"I wonder what IBM has on Oracle?" Business respectability. No one in their right mind trusts Oracle further than they can spit a two-headed rat. IBM is similar. However, if you have two two-headed rats, you, as a PHB, can buttress your choice of Java + Database + business application software as being dual sourced. Without IBM, its Oracle and their dumb lawsuit against Google. Few organizations would attempt what Google has done with using the language but not the infrastructure. But yer basic PHB won't see that, they'll see Java + lawsuit. Oracle's lawyers convinced the idiots at Oracle, errr....Uncle Larry...that Beeelllions can be made by knackering Google or that Google, left to its own devices, might find a way to supplant Oracle's DBs with Cloudiness. Put yourself in Uncle Larry's position. You see the world in us vs. them. The bigger the Them, the bigger the threat because they might just find a way to stick in a pin in your revenues and suck them dry. Yeah, I know, it isn't a particularly nuanced view, but then Uncle Larry didn't get Oracle to be in the position it is in by being nuanced.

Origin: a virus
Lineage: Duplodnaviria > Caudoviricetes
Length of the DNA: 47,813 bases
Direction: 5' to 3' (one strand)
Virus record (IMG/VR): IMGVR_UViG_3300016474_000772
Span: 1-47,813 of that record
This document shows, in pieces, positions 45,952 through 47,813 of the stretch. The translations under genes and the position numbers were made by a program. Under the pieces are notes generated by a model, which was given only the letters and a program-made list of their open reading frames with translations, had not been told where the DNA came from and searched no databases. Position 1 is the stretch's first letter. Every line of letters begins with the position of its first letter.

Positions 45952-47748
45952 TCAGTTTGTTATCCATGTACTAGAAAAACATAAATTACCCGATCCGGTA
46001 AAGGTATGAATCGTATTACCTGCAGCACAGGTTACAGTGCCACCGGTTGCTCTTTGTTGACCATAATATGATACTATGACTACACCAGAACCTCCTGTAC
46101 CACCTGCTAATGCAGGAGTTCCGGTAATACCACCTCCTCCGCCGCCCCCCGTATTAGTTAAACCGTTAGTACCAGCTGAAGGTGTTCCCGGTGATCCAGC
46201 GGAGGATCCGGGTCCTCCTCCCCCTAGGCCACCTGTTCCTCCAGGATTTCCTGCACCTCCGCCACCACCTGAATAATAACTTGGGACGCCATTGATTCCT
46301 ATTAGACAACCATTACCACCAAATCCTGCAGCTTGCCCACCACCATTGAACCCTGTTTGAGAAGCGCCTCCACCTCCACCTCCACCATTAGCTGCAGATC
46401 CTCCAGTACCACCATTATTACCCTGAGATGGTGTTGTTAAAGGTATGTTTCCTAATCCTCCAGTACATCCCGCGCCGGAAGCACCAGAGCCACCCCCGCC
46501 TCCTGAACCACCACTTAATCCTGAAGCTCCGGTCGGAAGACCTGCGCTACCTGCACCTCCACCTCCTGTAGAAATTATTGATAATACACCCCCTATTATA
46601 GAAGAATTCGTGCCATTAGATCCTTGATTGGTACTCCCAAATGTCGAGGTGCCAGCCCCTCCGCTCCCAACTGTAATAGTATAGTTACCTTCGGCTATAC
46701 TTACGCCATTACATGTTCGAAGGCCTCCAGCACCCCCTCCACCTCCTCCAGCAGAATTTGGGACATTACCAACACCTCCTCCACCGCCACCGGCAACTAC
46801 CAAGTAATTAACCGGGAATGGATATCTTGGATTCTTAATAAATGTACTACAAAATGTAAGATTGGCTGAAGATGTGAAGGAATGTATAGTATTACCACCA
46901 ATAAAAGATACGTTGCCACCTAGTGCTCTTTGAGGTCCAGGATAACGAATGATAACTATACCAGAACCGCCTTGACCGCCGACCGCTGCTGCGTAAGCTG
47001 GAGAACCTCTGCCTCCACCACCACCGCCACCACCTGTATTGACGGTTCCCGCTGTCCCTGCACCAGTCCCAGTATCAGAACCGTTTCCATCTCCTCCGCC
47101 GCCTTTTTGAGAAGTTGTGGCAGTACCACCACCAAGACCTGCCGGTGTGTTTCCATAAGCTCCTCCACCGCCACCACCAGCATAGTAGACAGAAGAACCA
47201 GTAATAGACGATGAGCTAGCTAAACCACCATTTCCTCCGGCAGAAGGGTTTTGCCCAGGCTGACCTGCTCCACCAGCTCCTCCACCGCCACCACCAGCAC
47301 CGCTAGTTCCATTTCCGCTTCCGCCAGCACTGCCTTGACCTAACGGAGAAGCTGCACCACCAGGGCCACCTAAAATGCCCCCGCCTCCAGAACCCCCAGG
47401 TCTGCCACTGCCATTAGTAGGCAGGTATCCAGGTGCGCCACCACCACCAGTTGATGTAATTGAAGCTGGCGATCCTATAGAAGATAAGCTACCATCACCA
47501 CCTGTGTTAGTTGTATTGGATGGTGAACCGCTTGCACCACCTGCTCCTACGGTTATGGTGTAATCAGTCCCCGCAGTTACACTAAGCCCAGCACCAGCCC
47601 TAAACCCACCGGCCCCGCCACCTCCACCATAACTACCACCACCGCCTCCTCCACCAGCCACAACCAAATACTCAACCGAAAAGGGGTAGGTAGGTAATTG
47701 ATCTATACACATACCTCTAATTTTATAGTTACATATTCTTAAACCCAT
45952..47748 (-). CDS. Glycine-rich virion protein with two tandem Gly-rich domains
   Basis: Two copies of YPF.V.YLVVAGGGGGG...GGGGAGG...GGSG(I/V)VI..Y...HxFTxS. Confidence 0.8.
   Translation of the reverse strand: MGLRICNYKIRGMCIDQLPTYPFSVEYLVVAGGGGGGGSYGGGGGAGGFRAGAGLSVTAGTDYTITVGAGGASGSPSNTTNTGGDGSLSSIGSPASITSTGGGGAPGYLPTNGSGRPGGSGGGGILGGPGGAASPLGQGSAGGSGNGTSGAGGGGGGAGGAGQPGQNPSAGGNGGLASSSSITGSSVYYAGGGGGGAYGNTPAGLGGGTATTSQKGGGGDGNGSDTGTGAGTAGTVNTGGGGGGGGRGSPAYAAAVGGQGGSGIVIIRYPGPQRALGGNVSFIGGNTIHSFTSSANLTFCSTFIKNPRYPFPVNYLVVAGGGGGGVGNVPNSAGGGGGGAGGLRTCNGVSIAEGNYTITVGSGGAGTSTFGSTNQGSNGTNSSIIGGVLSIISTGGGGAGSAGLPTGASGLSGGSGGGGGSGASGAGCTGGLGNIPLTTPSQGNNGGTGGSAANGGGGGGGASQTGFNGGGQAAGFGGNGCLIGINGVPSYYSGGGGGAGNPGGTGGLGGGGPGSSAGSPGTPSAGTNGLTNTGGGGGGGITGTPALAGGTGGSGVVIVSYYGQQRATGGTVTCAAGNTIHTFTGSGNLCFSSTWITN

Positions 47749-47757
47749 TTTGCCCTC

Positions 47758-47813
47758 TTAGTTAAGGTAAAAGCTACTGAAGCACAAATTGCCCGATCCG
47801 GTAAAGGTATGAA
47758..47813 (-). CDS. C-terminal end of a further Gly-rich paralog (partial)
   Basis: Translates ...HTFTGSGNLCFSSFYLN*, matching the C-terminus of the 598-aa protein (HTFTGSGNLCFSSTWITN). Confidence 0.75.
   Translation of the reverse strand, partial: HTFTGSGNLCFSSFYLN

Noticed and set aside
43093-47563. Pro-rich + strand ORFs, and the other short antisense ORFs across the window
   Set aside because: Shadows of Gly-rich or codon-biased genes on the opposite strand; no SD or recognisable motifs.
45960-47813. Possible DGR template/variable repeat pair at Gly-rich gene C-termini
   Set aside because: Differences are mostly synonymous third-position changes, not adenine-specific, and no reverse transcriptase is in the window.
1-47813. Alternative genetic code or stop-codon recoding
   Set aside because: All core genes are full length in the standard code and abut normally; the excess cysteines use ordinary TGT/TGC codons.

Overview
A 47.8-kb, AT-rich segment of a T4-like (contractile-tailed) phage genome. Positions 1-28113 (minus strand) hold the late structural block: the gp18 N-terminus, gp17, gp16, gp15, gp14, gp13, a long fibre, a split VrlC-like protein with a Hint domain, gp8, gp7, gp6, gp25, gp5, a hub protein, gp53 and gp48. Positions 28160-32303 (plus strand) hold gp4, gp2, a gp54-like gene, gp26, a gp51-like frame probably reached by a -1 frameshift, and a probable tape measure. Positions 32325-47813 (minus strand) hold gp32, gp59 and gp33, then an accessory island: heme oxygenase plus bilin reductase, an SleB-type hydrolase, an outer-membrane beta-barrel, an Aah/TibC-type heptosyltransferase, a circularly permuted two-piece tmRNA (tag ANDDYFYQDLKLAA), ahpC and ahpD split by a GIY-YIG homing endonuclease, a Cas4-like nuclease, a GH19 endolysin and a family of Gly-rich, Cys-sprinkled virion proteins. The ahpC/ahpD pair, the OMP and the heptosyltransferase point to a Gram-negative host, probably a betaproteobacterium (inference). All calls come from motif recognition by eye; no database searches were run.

So about now, Oracle realized they've probably screwed the pooch deep enough and are attempting to pull it out a bit...just for aesthetic purposes.

  • by Anonymous Coward on Monday October 11, 2010 @08:54PM (#33865048)

    Basically, since Oracle took over Sun, and hence bought the rights to Java, the Java community has been hostile to Oracle.

    I suspect this is just a play to get at least one major player on Oracle's side to apply pressure to the JCP to bow down to almighty Oracle's whim.

    Make of that what you will, I don't expect it'll work.

  • by KarmaMB84 (743001) on Monday October 11, 2010 @09:56PM (#33865376)
    The patents are for the inner workins of a VM for Java like programs. They apply to the JVM (obviously), MS CLR (which is probably more or less their old JVM with modified instruction set) and probably Dalvik. Oracle probably had the analysis done long before they launched their lawsuit. I think Google will have to go for the jugular and get the patents completely thrown out if they want to avoid having to pay the same kind of money Microsoft pays for .NET.